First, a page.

The Three Amigos

I’m a perpetually optimistic fellow, but it can be disheartening to reflect upon how disinterested in anything deemed “old” so many of my generation are.  Mention the writings of our Founding Fathers in an important text like The Federalist Papers and most people under 30 roll their eyes.  Reference a film made before Star Wars or E.T. and good luck conveying your original point without several minutes of explanation, clarification and Google searches on the nearest iPhone.

It’s not simply that young people harbor adolescent antipathy toward their parents or authority figures – it’s bigger than that.  What I’m referring to is more of a cultural contempt for the things (and people) that came before one’s own time.  The Baby Boomers’ mantra in the 1960’s – “Don’t trust anyone over 30!” – was that generation’s attempt to legitimize and institutionalize their ill-conceived idea that father did not in fact know best.  Ever!

Son knew best.  Daughter knew best.  Student, not teacher knew best.

While I’m no saint, something that I’ve managed to get right in my life is to identify just how bad I need the “wisdom of the ages.”  As I described in my “Mere Conservatism: History” essay earlier this year:

History is relevant because it is the collection of all that the things that have both worked and failed as long as mankind has walked the earth.  History is an imperfect source, but matters a great deal because there is a great deal more of it than anything else.  How does one study the present?  The future?

We go to our grandpa or grandma for wisdom not because they know how to Tweet, but, in large part, because they’ve been around since long before the inventor of Twitter was born.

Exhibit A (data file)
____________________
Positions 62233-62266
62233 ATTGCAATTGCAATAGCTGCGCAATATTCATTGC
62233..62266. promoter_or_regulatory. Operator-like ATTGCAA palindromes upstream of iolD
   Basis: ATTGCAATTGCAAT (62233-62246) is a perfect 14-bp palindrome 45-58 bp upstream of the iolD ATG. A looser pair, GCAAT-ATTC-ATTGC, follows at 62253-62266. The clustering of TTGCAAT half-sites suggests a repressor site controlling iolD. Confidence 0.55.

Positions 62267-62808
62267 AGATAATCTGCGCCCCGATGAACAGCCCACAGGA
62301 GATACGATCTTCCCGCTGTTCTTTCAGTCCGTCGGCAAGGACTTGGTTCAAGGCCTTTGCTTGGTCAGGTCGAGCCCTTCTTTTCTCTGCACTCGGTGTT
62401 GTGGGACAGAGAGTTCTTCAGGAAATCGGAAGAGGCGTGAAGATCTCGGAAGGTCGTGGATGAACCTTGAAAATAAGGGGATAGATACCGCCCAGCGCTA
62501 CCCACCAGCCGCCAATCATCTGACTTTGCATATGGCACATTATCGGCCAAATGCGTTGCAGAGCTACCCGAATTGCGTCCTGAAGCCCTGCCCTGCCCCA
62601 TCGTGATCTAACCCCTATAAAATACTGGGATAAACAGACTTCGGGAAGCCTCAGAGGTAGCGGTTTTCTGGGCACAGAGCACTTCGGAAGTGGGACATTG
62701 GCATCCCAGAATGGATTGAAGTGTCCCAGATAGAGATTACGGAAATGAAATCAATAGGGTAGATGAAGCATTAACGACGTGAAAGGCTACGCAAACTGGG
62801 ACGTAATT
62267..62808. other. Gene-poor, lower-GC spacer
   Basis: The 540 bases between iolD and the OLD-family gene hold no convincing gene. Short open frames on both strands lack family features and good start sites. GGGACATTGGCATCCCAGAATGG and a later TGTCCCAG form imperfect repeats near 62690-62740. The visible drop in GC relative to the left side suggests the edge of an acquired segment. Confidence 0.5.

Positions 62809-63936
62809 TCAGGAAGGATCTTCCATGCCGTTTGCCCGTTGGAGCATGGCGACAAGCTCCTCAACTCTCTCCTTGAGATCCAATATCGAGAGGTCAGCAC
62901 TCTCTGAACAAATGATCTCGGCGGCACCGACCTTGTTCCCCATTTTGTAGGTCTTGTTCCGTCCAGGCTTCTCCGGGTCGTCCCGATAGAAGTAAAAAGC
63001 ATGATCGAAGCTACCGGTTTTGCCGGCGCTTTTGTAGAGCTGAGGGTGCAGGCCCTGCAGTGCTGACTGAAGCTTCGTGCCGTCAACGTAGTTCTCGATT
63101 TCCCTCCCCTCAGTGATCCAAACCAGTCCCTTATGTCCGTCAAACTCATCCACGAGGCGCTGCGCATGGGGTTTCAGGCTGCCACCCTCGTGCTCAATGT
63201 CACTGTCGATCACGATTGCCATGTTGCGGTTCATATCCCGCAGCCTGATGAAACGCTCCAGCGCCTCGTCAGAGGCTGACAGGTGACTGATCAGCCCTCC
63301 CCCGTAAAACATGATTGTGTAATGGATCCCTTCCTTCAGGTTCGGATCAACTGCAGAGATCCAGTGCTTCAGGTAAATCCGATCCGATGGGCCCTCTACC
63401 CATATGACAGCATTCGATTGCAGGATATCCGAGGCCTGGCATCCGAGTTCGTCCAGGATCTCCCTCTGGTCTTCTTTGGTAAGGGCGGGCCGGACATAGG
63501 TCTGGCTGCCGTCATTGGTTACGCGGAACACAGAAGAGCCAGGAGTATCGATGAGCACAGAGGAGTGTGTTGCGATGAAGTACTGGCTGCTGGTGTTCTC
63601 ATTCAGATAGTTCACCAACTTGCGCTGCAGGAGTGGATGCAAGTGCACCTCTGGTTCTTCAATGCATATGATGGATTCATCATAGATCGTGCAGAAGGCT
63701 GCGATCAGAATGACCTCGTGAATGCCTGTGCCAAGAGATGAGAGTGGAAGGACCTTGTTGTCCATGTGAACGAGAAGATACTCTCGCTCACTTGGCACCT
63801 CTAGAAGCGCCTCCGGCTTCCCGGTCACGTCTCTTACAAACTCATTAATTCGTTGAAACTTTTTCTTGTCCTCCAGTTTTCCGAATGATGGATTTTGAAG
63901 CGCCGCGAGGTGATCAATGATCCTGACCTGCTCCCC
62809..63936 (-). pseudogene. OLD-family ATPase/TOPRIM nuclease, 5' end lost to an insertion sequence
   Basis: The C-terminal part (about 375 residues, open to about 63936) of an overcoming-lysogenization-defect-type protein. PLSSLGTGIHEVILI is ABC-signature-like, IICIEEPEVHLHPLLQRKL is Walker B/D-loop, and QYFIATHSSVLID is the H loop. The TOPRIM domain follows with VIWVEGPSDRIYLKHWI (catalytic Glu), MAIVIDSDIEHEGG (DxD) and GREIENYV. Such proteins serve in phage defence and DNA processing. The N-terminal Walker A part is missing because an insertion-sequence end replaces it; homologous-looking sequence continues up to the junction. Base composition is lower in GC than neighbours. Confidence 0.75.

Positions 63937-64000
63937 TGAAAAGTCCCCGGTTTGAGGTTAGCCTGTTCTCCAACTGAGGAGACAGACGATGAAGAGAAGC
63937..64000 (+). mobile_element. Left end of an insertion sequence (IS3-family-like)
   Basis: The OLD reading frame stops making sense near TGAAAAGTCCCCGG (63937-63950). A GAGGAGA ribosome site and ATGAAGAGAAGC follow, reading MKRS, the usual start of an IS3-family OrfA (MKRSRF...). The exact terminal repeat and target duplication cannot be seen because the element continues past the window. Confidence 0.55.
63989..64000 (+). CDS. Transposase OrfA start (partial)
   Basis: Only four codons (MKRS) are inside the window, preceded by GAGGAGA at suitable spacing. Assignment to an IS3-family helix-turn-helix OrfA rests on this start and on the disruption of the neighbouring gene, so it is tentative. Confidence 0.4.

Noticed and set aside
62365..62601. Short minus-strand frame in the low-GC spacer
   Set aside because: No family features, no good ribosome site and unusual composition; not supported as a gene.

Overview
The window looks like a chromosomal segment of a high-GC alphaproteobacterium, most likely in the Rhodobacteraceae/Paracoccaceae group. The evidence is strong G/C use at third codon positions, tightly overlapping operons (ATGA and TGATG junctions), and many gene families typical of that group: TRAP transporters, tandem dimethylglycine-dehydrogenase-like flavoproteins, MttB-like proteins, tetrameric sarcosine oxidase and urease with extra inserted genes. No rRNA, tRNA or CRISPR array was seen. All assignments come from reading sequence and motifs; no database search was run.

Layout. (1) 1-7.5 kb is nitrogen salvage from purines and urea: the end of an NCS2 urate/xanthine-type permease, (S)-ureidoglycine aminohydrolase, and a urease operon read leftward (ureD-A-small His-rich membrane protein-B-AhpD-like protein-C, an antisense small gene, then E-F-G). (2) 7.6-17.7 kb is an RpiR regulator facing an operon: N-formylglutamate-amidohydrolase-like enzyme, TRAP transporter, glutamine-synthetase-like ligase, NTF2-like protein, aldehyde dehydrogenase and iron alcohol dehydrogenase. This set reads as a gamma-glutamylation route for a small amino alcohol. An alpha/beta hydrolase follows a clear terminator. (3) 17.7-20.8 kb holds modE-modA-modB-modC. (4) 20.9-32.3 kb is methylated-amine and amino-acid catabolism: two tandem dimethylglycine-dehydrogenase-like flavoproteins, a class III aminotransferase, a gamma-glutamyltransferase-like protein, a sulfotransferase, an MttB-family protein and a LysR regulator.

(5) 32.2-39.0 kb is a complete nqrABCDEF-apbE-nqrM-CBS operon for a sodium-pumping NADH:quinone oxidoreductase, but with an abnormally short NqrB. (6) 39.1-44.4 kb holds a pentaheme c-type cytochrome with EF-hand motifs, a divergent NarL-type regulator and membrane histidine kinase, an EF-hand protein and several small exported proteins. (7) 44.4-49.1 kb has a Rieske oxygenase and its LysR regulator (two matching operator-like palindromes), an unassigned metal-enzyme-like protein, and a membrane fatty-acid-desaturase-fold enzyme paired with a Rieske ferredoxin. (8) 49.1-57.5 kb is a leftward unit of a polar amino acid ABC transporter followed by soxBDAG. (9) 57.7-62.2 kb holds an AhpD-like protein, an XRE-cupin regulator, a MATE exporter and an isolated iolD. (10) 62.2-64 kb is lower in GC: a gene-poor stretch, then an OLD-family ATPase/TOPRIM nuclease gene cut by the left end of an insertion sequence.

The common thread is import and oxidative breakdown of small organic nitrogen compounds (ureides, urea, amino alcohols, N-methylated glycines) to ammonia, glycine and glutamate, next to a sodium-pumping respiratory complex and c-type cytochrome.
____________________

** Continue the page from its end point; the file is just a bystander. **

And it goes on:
At the heart of a healthy appreciation for the things and people that came before us is one word: authority.  I believe that this one word is the fundamental reason that so many, so readily dismiss any information or insight that emanates from a time before their own life began.

If one can discredit the past’s value, one can institute their own sources of authority.

But there are certain voices of experience and insight that cannot be silenced and demand for our attention.  There are certain people you encounter in life who separate themselves from the flock in terms of who you ought to listen to.

In recent days I have had the distinct privilege to spend time with, and sit at the feet of, three of the wisest, most articulate, more accomplished men that I know.  The common threads between these men are their firm beliefs in God, their passions for the pursuit of truth and wisdom, and their skill at communicating the truth and wisdom they discover to others.

I have been fortunate in recent years with incredible opportunities to be able to meet and get to know people like Dr. Arthur Brooks, Father Robert Sirico, and Dennis Prager.

Things kicked off for me three weeks ago on October 28th on the campus of Wheaton College where a debate took place between President Obama’s “social justice adviser” Pastor Jim Wallis and AEI’s president, Dr. Arthur Brooks.  I’ve already posted a review of that evening, so for the sake of brevity, for more on that event click here.